A LOOK BACK: Great Central Lake

Take a trip back in history with the Alberni Valley Museum

Large landing barge on shore of Great Central Lake. One man on the shoreline. The barge is carrying boy scouts and their leaders, and some vehicles. 18 men and boys in total. One truck has a canopy on it with a woman standing outside. Painted on the door of the truck “Art Skipsey Sash and Door”. Front of the barge has a gang plank that is open. Painted on the side of the barge “B.C. FOREST-SERVICE”. On the back written in blue ink “Sat.1:30 pm 1st Sept/ 1951 / at N.W. end of / Great Central Lake , on the / Della Falls trip.” This is one of 24,000 photos included in the Alberni Valley Museum’s online digital archives, at https://portalberni.pastperfectonline.com. (PHOTO PN20251 COURTESY AV MUSEUM)

Large landing barge on shore of Great Central Lake. One man on the shoreline. The barge is carrying boy scouts and their leaders, and some vehicles. 18 men and boys in total. One truck has a canopy on it with a woman standing outside. Painted on the door of the truck “Art Skipsey Sash and Door”. Front of the barge has a gang plank that is open. Painted on the side of the barge “B.C. FOREST-SERVICE”. On the back written in blue ink “Sat.1:30 pm 1st Sept/ 1951 / at N.W. end of / Great Central Lake , on the / Della Falls trip.” This is one of 24,000 photos included in the Alberni Valley Museum’s online digital archives, at https://portalberni.pastperfectonline.com. (PHOTO PN20251 COURTESY AV MUSEUM)

Great Central Lake, located northwest of the City of Port Alberni, is 35 kilometres long, the second deepest on Vancouver Island, and deeply connected to the post-colonial beginnings of the Alberni Valley region. It was once the site of a sawmill that employed hundreds of men, until it closed in 1953.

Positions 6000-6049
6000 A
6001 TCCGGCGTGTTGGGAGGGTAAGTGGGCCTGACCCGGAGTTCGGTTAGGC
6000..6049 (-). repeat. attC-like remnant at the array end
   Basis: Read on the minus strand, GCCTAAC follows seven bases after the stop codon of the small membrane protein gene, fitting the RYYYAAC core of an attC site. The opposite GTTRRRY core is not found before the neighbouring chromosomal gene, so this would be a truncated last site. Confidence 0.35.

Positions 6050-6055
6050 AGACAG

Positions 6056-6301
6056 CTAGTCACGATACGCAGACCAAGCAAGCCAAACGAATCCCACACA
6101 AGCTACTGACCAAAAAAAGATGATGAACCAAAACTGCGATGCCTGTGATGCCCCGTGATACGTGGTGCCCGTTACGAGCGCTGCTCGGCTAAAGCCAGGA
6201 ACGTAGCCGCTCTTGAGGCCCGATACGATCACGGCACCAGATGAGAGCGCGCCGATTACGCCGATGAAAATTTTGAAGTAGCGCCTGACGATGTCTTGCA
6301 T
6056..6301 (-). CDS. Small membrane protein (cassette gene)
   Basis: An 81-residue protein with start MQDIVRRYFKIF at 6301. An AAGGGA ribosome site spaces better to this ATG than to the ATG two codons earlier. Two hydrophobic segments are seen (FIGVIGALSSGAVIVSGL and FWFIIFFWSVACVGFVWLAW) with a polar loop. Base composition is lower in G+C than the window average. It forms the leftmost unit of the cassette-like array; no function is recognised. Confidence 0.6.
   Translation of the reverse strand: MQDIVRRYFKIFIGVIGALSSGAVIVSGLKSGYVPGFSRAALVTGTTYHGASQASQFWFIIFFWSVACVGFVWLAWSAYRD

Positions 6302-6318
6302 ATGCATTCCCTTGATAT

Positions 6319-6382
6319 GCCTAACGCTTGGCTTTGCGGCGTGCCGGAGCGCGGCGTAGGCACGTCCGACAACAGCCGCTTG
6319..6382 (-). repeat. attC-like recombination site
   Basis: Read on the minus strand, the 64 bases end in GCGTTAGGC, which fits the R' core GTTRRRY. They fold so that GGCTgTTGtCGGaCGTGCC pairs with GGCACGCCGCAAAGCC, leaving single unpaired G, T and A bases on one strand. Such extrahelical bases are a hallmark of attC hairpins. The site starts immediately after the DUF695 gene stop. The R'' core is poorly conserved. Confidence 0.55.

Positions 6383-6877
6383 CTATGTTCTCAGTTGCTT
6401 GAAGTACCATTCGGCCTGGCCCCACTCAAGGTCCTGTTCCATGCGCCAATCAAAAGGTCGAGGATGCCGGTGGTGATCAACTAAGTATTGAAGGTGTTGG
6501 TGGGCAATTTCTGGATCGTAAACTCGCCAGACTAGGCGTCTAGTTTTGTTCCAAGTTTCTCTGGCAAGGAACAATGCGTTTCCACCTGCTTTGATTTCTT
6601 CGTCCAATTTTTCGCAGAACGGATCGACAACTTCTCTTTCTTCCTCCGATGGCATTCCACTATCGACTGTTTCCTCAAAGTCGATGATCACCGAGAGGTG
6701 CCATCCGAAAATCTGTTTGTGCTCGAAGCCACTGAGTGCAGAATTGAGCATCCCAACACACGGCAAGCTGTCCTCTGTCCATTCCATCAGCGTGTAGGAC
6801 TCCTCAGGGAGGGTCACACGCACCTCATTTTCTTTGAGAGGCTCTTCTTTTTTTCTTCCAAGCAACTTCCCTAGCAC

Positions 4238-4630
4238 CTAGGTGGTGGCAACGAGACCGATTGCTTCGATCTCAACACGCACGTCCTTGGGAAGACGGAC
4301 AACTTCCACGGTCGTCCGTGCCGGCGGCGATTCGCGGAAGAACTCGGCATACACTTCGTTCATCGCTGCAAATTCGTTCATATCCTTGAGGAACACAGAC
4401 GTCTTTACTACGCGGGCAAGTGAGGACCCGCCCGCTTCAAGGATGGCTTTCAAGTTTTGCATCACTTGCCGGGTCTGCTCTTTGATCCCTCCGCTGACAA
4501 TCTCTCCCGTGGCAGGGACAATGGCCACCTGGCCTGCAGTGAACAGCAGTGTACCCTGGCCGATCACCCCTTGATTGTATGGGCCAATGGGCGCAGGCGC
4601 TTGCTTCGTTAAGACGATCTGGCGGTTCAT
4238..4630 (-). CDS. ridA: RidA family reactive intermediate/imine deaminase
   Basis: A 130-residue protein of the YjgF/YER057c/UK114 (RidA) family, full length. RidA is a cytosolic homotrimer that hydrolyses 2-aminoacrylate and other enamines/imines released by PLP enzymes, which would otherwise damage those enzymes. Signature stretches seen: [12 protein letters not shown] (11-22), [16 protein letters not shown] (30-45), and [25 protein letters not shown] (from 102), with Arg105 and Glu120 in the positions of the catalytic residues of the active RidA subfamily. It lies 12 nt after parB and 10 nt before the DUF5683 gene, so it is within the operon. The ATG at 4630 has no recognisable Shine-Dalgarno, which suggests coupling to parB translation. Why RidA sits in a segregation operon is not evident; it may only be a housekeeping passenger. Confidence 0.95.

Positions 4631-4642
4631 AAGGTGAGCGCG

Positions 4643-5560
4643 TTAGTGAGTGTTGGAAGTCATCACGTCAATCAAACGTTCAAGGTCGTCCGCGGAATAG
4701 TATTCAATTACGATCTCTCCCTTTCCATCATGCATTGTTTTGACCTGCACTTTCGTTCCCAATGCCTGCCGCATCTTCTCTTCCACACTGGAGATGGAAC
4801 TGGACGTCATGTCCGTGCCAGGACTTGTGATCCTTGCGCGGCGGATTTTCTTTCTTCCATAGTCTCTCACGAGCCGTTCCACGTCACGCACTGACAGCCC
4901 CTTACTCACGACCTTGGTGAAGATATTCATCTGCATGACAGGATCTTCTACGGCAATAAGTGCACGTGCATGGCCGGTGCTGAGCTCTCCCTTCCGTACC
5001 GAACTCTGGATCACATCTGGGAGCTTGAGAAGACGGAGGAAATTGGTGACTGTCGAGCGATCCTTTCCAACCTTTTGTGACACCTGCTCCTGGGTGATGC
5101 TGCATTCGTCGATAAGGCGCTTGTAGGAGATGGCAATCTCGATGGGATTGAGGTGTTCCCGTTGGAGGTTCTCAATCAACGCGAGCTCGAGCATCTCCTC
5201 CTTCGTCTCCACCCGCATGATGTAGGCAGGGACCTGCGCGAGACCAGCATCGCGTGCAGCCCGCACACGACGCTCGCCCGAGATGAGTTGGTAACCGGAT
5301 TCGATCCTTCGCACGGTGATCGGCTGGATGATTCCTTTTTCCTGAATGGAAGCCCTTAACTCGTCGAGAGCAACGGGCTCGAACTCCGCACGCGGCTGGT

The lake remains rural, and the steep terrain surrounding it means it is largely undeveloped, save for a number of float homes.

It was once the site of a large sawmill, employing hundreds of men. Port Alberni pioneer Joe Drinkwater built a floating lodge called The Ark at one end of the lake, and a version of The Ark remains today.

Great Central Lake is also the entrance, if you will, to Della Falls, which Natural Resources Canada states is the steepest waterfall in Canada at 440 metres.

(There is some debate as to whether Kiwi Falls, in Schoen Lake Provincial Park, northeastern Vancouver Island, is the steepest—it is unconfirmed at 475 metres.)

The trailhead to Della Falls is only accessible by boat, and anyone intending to hike the trail in modern times needs to book a water taxi. Back in the 1950s, a group of Boy Scouts took a B.C. Forest Service barge to the end of Great Central Lake for a late-summer hike to the falls, on Sept. 1, 1951.



susie.quinn@albernivalleynews.com

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